Japan's Longest Bond Joins the Rest as 40-Year Yield Below 1%

Japan’s 40-year government bonds advanced, joining the rest of the nation’s debt in offering yields below 1 percent, as negative payouts on shorter-dated notes enhanced the allure of the nation’s longest securities.

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Forty-year yields touched a record low of 0.99 percent as commodity prices dropped, sustaining demand for haven assets. Japanese yields on bonds with up to 10 years to maturity have been offering negative yields since the Bank of Japan began charging lenders on their excess reserves from Feb. 16.

“While 40-year yield fell below 1 percent, it was the only bond with more than 1 percent yield, so investors such as insurers whose duration on the assets had become shorter might have bought them,” said Shuichi Ohsaki, the chief Japan rates strategist at Bank of America Merrill Lynch.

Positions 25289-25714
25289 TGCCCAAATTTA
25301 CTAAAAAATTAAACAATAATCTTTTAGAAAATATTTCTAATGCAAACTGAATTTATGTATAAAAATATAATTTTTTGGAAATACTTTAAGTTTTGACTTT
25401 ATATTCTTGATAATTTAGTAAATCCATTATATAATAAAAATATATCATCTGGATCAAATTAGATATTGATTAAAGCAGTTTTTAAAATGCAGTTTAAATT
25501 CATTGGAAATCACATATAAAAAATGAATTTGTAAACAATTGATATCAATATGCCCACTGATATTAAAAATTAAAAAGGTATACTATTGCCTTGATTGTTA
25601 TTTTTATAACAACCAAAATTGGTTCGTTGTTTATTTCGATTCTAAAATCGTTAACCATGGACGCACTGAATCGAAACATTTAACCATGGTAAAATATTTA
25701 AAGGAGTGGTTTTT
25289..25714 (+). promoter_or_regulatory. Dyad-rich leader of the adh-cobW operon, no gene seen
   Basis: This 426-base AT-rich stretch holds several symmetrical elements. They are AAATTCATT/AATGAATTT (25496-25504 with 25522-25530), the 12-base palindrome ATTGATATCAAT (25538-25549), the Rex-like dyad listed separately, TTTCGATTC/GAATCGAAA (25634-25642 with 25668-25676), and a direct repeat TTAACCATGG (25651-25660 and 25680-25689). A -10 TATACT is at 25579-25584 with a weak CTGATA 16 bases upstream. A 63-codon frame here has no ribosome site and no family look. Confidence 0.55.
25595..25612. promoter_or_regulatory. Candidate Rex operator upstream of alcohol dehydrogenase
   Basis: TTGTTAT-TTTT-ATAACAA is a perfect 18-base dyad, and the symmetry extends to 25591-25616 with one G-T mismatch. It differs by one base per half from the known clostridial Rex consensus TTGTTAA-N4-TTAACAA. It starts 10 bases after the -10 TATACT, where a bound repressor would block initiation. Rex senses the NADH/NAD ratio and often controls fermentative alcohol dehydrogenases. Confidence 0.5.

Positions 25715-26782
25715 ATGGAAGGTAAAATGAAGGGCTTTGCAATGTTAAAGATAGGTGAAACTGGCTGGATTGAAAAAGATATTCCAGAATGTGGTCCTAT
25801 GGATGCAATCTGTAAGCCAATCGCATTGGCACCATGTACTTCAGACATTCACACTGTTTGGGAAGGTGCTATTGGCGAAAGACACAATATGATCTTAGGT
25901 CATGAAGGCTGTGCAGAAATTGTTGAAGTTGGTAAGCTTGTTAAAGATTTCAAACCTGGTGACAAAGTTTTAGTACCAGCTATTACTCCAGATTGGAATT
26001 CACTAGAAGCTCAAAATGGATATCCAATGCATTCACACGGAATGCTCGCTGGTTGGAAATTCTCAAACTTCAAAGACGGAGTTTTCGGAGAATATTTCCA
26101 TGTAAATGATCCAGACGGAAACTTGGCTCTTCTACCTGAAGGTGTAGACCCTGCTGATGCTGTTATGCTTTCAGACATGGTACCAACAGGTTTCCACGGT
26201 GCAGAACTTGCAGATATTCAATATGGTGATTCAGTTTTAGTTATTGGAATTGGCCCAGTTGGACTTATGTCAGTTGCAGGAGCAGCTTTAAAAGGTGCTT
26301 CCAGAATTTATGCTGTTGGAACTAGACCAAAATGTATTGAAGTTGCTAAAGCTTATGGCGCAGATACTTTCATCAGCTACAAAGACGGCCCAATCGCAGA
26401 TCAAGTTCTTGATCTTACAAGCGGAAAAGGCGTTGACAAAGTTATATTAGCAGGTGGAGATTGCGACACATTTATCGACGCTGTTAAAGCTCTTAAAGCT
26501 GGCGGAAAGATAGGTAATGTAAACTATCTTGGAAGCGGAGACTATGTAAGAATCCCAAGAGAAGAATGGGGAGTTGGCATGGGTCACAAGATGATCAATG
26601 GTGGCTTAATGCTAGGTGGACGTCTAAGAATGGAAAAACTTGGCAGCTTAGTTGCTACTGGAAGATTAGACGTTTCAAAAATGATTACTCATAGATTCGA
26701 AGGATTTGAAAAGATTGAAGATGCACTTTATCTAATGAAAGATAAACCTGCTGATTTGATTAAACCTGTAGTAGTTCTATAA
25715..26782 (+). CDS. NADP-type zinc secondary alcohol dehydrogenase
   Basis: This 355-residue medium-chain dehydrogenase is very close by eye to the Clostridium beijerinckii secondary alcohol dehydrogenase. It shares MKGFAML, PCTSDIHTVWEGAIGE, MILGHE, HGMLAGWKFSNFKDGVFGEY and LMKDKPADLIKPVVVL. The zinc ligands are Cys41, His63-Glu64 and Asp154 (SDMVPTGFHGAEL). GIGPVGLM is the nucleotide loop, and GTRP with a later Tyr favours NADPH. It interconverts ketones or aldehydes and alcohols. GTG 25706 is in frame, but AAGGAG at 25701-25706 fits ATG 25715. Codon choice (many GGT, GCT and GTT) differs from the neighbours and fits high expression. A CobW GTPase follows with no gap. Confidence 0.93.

Yields on 1.4 percent government notes maturing in March 2055 dropped 4 1/2 basis points to 0.99 percent as of 1:40 p.m. in Tokyo, according to Japan Bond Trading Co., the nation’s largest inter-dealer debt broker. The price rose 1.395 yen to 111.547. Ten-year yields fell half a basis point to minus 0.06 percent, after falling to a record low minus 0.065 percent. A basis point is 0.01 percentage point.

Japanese government bonds have returned 2.8 percent this year, while U.S. Treasuries have gained 3.1 percent, according to Bloomberg bond indexes.

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